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Some of our mystery deciduous shrubs have burst into bloom. One small shrub with a very elegant, delicate shape has shown itself to be a Corylopsis, and is covered in creamy bells. Beautiful!

 

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Another large shrub has revealed itself as a flowering currant, which is a shrub that I always like to have in a garden, so that is great news. The flowers are still not fully open, but are a superb colour.

 

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We have added yet another mammal to our garden list, as a badger ran across in front of the car the other evening, and up our steps into the garden. It was exciting, as I can count on one hand the number of badgers I have ever seen, but it is a mixed blessing as they can be destructive, and I don’t really need anything else digging holes in the garden! The rabbits are bad enough – this is supposed to be my herb bed, right  by the kitchen door, and a big fat doe dug a massive burrow before we could stop her…

 

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We have filled it in. Grrr. There is also signs of nibbling on one of my new plants, so I have caged it with twigs, and will see if that deters them.

 

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I have finally seen the deer in the garden during daylight, with a herd of seven grazing on the lawn late one afternoon. I have excellent views, but by the time I had fetched the camera they had boinged over the fence and were staring at me from next doors field.

 

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I still have many bulbs yet to flower, and shrubs whose identities I cannot decipher from their twigs, so the garden has plenty more surprises for us to discover. What will tomorrow bring?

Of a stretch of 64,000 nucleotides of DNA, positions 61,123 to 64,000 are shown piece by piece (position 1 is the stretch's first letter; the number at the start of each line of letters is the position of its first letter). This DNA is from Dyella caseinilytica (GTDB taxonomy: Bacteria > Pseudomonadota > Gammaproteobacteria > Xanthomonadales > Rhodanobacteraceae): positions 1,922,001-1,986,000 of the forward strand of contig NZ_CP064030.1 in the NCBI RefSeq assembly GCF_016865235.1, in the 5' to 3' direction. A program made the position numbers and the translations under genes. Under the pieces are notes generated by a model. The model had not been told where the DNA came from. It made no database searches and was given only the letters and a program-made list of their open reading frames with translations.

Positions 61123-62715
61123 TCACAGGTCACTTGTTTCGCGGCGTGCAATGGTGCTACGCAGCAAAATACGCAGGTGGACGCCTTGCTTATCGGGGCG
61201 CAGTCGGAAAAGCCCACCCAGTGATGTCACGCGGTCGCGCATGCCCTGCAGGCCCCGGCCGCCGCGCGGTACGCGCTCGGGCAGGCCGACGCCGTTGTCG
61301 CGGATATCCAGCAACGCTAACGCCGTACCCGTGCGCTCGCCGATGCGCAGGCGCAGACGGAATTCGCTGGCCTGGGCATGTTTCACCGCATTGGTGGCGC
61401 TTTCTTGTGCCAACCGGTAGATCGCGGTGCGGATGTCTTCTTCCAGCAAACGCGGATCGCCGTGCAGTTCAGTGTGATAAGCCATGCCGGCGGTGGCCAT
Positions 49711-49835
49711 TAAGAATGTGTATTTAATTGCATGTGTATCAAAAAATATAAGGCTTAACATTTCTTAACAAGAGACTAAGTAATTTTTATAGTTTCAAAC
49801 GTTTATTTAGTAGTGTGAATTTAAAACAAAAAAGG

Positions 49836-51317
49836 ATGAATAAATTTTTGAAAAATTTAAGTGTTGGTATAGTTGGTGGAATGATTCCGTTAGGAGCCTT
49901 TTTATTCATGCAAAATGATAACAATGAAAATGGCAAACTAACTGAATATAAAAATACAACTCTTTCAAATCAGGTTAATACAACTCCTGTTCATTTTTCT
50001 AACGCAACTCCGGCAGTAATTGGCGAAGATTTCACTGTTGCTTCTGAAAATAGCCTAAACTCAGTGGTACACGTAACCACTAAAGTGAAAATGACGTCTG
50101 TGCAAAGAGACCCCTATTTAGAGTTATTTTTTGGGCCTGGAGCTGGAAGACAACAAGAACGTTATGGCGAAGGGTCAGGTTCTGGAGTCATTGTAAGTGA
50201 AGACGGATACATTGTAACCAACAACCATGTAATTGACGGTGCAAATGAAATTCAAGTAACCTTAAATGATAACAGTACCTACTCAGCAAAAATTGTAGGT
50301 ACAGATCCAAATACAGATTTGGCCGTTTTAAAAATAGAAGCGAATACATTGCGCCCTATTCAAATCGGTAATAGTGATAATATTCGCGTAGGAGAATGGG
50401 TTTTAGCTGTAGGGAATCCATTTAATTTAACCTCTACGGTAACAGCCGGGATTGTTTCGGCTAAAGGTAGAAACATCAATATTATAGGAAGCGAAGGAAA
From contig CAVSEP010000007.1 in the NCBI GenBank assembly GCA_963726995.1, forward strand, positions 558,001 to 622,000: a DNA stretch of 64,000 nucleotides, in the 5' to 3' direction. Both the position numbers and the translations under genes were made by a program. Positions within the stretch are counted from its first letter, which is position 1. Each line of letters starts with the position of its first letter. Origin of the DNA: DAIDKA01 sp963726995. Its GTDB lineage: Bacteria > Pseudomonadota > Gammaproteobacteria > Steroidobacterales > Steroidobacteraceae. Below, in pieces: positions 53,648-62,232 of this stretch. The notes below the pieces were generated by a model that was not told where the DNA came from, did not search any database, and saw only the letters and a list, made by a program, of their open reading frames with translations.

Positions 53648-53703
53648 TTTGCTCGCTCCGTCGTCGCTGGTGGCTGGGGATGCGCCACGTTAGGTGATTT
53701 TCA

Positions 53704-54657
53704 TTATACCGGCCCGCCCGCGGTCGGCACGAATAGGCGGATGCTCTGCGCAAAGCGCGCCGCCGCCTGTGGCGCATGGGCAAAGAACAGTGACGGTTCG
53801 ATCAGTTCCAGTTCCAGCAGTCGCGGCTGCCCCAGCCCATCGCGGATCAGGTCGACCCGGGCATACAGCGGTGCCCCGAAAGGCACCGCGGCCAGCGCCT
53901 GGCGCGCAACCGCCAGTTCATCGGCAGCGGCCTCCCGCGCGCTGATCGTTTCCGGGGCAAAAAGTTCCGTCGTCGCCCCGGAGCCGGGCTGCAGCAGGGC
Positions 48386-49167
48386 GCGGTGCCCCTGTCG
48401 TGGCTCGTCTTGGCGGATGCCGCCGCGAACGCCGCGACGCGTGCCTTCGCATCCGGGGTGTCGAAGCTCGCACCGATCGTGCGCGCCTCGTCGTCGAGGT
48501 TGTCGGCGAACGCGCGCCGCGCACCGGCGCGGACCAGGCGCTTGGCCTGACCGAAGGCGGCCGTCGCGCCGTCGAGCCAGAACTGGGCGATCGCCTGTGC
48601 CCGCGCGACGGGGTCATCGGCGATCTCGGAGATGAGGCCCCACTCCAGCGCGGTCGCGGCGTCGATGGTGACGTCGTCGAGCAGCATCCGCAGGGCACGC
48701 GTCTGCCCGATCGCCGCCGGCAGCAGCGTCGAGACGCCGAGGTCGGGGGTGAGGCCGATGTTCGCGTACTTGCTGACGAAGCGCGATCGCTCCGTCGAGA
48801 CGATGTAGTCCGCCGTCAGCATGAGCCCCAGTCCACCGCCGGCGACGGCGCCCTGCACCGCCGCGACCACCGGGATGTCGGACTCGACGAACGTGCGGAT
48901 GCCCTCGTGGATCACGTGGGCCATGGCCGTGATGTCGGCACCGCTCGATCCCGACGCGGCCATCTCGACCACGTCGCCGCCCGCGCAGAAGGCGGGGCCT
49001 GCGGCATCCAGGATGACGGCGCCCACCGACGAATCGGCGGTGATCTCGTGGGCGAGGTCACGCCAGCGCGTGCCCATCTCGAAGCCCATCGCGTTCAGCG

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Another one for the mammals list!

Our mammals list for the garden is not huge – Red deer, squirrel, rabbit, fox. We hope to add hedgehog and maybe roe deer at some point, and there are definitely small mice or voles, but we are yet to catch a glimpse of them. But today we had a superb visitor – a stoat, and right by the house, no less.

 

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It was interesting to watch him wiggle his way in and out of our log pile, popping his head up to check for danger, then disappearing again, only to emerge somewhere else. They are just so flexible. This is what we love about living in the countryside; being surrounded by such a wide variety of wildlife.

Our one big fat rabbit is now two big fat rabbits, so who knows how quickly they will produce lots of little rabbits. The stoat could come in very useful in keeping them in check, as they love a rabbit or three. I may love wildlife, but I don’t want all my precious plants nibbled by rabbits!

I am away for the next week, visiting family, so won’t be rambling on about Devon until I get back. Talk to you then!

Getting to know the neighbours…

Our human neighbours are all lovely, but of much more interest to me is the wildlife that lives in and around the garden. Apparently pheasants are reared locally for shooting, but every day more and more of them are finding that our garden is not only a gun-free zone, but comes with free food!

 

 

I keep finding small holes and tunnels in our slate garden walls, which I am assuming make safe, dry homes for small mammals of some sort.

 

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It is very obvious that we get large numbers of red deer in the garden. There are tracks everywhere, as well as nibbled shoots. Precious new plants will have to be protected! This hydrangea has been stripped.

 

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We have caught glimpses of them, but are yet to get a good view of them. These tracks below are just made by deer!

 

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Last but by no means least, this chubby chap is a regular visitor, and remarkably undisturbed by my presence!